Real wood elicits a rugged earthiness: the signature smell, handmade sturdiness, simple elegance. In the age of Pinterest and Houzz, wood isn’t just for contractors anymore. With more and more projects readily available online, everyone is unleashing their inner craftsman, strapping on their tool belts, and working with their hands. Buying lumber seems simple enough – you just buy a piece of wood, right? But if you’ve taken a stroll down the lumber aisle at your favorite home improvement store, you know it’s a complex process.

Roll up your sleeves, because we’re about to hit the lumber aisle.

There are two classifications of wood – Softwoods and Hardwoods.

  •      Hardwoods come from trees like oak, maple, walnut, hickory, and mahogany. They take a longer time to grow, so they cost a bit more. They’re typically used for cabinetry, flooring, or fine woodworking.
  •      Softwood lumber comes from easy-to-grow conifer trees like Southern Yellow Pine, fir, spruce, and cedar. Softwood lumber absorbs and loses moisture much easier than hardwoods, but this is easily prevented by pressure treating. Because Softwoods are grown so quickly, they are a super sustainable source of wood and are usually cheaper than hardwoods. If you’re going to do a home DIY project, you’re likely going to use softwood lumber.

There are three general classifications of Softwood lumber: Yard, Structural, and Shop and Factory.

  •      Yard lumber falls under two categories: common and select. Common lumber is great for utilitarian, construction purposes. Select lumber is graded on appearance, so it’s ideal for natural and painted finished, like a beautiful backyard deck. Select lumber is generally clear of most knots and imperfections.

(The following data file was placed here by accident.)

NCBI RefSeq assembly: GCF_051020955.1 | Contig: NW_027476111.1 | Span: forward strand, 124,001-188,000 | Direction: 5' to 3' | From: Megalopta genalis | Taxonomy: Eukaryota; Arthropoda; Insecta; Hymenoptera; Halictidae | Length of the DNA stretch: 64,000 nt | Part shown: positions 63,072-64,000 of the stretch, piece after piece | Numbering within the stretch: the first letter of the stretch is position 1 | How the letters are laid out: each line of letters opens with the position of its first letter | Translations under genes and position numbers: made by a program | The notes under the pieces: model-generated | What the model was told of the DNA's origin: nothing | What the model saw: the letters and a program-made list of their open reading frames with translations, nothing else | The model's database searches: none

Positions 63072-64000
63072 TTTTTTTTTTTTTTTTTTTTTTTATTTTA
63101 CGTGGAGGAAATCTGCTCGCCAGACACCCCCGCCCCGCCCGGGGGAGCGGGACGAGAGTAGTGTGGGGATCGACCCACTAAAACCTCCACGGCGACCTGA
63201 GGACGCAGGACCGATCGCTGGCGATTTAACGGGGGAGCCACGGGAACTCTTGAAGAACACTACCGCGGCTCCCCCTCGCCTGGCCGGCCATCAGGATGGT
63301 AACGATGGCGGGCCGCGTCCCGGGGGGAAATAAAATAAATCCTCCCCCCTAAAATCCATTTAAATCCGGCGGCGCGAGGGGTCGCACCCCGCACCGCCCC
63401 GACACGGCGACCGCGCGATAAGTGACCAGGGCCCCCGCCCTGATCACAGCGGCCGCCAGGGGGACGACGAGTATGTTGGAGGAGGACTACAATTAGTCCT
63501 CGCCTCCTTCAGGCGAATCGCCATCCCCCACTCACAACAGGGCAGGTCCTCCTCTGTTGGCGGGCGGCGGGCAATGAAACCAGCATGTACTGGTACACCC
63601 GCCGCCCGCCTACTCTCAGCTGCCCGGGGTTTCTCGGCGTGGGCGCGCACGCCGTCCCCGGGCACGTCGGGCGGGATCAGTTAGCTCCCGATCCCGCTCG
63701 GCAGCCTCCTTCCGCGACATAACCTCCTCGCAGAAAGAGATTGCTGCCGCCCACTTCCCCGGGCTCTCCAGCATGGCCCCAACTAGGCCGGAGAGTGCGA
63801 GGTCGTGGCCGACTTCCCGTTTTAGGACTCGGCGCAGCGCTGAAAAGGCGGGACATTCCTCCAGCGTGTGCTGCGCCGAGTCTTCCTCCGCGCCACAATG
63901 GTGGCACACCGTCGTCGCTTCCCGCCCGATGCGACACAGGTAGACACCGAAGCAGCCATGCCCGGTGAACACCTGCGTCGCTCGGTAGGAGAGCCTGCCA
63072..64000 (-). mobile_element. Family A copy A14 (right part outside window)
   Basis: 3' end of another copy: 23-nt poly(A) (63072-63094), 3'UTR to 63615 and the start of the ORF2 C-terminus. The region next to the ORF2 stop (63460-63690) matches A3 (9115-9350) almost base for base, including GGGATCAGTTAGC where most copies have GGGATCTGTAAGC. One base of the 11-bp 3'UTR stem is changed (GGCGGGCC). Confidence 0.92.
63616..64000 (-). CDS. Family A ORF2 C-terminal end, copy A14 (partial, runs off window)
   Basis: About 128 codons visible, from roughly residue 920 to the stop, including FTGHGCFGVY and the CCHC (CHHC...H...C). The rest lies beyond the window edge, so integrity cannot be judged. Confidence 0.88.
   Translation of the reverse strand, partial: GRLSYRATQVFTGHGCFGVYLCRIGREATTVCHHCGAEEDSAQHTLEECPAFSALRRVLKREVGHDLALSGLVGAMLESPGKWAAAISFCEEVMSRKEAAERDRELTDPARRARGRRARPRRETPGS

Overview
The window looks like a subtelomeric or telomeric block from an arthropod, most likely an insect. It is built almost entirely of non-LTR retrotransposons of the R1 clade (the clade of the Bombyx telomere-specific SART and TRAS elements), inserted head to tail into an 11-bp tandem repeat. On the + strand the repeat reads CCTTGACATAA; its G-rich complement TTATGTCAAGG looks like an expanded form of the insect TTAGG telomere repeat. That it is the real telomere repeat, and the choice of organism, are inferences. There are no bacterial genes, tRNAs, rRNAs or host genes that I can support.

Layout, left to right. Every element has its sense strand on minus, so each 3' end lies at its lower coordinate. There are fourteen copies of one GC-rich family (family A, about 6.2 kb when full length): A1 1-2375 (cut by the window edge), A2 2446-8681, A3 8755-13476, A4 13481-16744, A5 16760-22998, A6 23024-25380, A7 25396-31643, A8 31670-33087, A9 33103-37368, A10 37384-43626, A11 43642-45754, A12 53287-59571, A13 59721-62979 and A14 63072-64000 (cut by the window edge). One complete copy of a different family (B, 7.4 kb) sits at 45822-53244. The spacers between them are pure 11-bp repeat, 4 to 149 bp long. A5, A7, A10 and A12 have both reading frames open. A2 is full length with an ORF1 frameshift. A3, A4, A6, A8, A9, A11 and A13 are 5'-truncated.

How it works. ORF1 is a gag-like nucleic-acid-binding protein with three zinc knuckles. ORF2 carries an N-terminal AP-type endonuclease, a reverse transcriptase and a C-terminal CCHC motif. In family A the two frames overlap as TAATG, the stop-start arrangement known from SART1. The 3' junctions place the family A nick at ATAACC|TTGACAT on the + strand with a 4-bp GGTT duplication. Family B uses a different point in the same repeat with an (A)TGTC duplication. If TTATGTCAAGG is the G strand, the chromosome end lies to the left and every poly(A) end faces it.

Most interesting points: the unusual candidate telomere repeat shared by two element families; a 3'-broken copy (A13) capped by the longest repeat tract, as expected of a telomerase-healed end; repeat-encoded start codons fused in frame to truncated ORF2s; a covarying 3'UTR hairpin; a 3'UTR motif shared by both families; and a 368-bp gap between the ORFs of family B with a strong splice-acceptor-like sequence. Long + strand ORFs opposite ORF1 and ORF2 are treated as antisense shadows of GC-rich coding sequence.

•      Structural lumber is primarily used in construction, and is graded by the level of stress it is able to endure. If you’ve bought a 2×4 or a 4×4, you’ve bought structural lumber. Homes and buildings are supported by structural lumber, which is used for important things like framing, studs, joists and planks, beams, and posts. Strong structural lumber is what keeps our homes standing under any condition.
  •      Finally, Shop and Factory lumber is used for non-structural purposes, like doors, ladders, pencils, boxes, and more. It’s sturdy and does its job nicely.

What is Pressure Treating?

Softwoods can be susceptible to rotting from exposure to water, which is why pressure-treated softwood is ideal for projects that will be exposed to the elements. Outdoor projects like picnic tables, swing sets, decks, and mailbox posts are made with pressure-treated lumber. The pressure-treating process is quick and easy. Wood is placed in a sealed tank and all the air is vacuumed out. This causes the wood’s pores to open. A simple preservative enters the tank, and pressure is applied to force it deep into the cellular structure of the wood. Voila, your outdoor project will last for years and years.

Build Something

Now that you have a little bit of information in your tool belt, go forth and build. Whether you have a few minutes, hours, days, weeks, or more (you go!), you should be able to find something to get you started. Check out some ideas here.